Reliability of measurements of the fractured clavicle: a systematic review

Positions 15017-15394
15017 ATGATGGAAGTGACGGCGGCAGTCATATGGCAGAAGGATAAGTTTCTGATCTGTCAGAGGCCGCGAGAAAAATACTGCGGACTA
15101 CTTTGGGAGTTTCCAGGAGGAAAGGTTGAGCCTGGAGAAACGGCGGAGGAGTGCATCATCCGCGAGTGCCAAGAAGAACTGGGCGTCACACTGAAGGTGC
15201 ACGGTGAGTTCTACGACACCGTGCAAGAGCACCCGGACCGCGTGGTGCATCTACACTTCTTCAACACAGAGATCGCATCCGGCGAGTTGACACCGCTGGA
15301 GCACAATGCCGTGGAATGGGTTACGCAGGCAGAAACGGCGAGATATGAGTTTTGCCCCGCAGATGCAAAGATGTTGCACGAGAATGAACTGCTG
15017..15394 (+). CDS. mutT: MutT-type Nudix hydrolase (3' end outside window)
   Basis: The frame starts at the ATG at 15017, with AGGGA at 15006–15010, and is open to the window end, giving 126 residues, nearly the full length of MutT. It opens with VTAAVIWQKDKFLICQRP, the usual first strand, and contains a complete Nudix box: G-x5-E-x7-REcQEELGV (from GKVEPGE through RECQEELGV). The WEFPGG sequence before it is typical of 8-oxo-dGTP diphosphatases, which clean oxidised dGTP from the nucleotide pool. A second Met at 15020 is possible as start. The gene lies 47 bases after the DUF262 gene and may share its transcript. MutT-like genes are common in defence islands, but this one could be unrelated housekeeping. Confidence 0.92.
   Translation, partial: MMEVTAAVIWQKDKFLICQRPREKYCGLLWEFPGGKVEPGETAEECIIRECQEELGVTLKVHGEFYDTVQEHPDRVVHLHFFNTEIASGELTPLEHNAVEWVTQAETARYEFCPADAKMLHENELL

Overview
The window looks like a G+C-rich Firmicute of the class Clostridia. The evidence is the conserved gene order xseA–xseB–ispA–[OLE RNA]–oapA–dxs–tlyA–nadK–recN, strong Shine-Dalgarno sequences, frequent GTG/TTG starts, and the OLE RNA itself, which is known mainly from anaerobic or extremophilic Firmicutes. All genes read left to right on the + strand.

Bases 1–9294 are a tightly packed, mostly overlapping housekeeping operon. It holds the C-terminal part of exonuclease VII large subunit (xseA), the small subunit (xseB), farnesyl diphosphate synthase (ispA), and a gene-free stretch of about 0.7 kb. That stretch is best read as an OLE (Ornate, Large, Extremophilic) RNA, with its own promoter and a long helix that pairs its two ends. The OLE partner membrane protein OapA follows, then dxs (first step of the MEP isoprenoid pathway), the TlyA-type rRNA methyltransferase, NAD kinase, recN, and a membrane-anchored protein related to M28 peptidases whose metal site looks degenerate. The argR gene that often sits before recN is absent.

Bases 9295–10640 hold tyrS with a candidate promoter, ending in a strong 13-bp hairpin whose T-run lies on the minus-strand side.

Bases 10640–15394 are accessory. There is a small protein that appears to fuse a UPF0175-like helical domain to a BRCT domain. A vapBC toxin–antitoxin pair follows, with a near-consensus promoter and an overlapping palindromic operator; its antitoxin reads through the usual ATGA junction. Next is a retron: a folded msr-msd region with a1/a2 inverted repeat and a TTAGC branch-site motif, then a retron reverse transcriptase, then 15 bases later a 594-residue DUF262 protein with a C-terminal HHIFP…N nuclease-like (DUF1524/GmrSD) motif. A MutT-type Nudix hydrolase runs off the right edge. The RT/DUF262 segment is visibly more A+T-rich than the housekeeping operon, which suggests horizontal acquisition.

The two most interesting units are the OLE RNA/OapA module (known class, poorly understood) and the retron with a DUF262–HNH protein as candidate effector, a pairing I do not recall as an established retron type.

BACKGROUND A relative indication for surgical treatment of midshaft clavicle fractures is shortening ≥2.0 cm. A standard method for determining shortening with routine clavicle radiographs has not been established. This study evaluated the interobserver and intraobserver reliability when measuring shortening of midshaft clavicle fractures in adolescents. METHODS We identified all clavicle radiographs of simple midshaft clavicle fractures in adolescents from 2006 to 2010. Thirty-two radiographs were chosen following a power analysis for 7 observers. Each film was measured twice by each evaluator using 2 separate methods. Method 1 was the evaluator's method of choice to determine shortening on the digital radiographs. Method 2 was standardized. Intraclass correlation coefficient and confidence intervals (CI) were calculated to determine interrater reliability, and average differences between the 2 time points with 95% CI were calculated to determine intrarater reliability. RESULTS Interrater reliability for method 1 was 0.771 (95% CI, 0.655-0.865) and 0.743 (95% CI, 0.604-0.851) at the 2 time points for fair agreement. Interrater reliability for method 2 was 0.741 (95% CI, 0.629-0.842) and 0.685 (95% CI, 0.554-0.805) at the 2 time points, for fair and poor agreement, respectively. Neither method was statistically superior to the other. For method 1, the SD for the measurements averaged 3.1 mm. For method 2, the average SD was 3.0 mm. Intrarater reliability for method 1 was 2.62 mm average difference between the 2 time points (95% CI, 2.24-3.00), and for method 2 it was 3.34 mm average (95% CI, 2.88-3.80). Method 2 had a significantly greater difference at the 2 time points than method 1 (P=0.027). CONCLUSIONS There is only fair agreement among observers when measuring the shortening of clavicle fractures in adolescents on digital clavicle radiographs by either method described. However, as the average difference among measurers was only 3 mm, this is unlikely to influence clinical decision making. A lack of standardization of measurement in previous studies on clavicle fracture treatment may not represent a significant problem. LEVEL OF EVIDENCE Level III diagnostic study.